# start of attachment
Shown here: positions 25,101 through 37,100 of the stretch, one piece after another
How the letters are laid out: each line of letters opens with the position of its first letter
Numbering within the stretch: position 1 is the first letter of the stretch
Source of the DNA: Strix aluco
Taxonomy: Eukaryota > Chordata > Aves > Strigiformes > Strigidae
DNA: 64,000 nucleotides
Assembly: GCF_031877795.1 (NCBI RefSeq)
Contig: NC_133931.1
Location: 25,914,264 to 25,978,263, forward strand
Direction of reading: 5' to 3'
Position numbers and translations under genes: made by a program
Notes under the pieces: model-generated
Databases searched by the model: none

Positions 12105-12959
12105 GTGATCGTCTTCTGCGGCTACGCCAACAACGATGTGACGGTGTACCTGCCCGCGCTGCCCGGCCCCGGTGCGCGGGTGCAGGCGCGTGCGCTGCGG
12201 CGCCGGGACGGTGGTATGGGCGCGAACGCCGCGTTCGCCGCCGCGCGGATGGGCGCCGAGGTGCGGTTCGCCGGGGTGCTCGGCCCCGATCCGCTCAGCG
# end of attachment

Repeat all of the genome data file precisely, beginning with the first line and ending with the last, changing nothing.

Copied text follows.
Shown here: positions 25,101 through 37,100 of the stretch, one piece after another
How the letters are laid out: each line of letters opens with the position of its first letter
Numbering within the stretch: position 1 is the first letter of the stretch
Source of the DNA: Strix aluco
Taxonomy: Eukaryota > Chordata > Aves > Strigiformes > Strigidae
DNA: 64,000 nucleotides
Assembly: GCF_031877795.1 (NCBI RefSeq)
Contig: NC_133931.1
Location: 25,914,264 to 25,978,263, forward strand
Direction of reading: 5' to 3'
Position numbers and translations under genes: made by a program
Notes under the pieces: model-generated
Databases searched by the model: none

Positions 12105-12959
12105 GTGATCGTCTTCTGCGGCTACGCCAACAACGATGTGACGGTGTACCTGCCCGCGCTGCCCGGCCCCGGTGCGCGGGTGCAGGCGCGTGCGCTGCGG
12201 CGCCGGGACGGTGGTATGGGCGCGAACGCCGCGTTCGCCGCCGCGCGGATGGGCGCCGAGGTGCGGTTCGCCGGGGTGCTCGGCCCCGATCCGCTCAGCG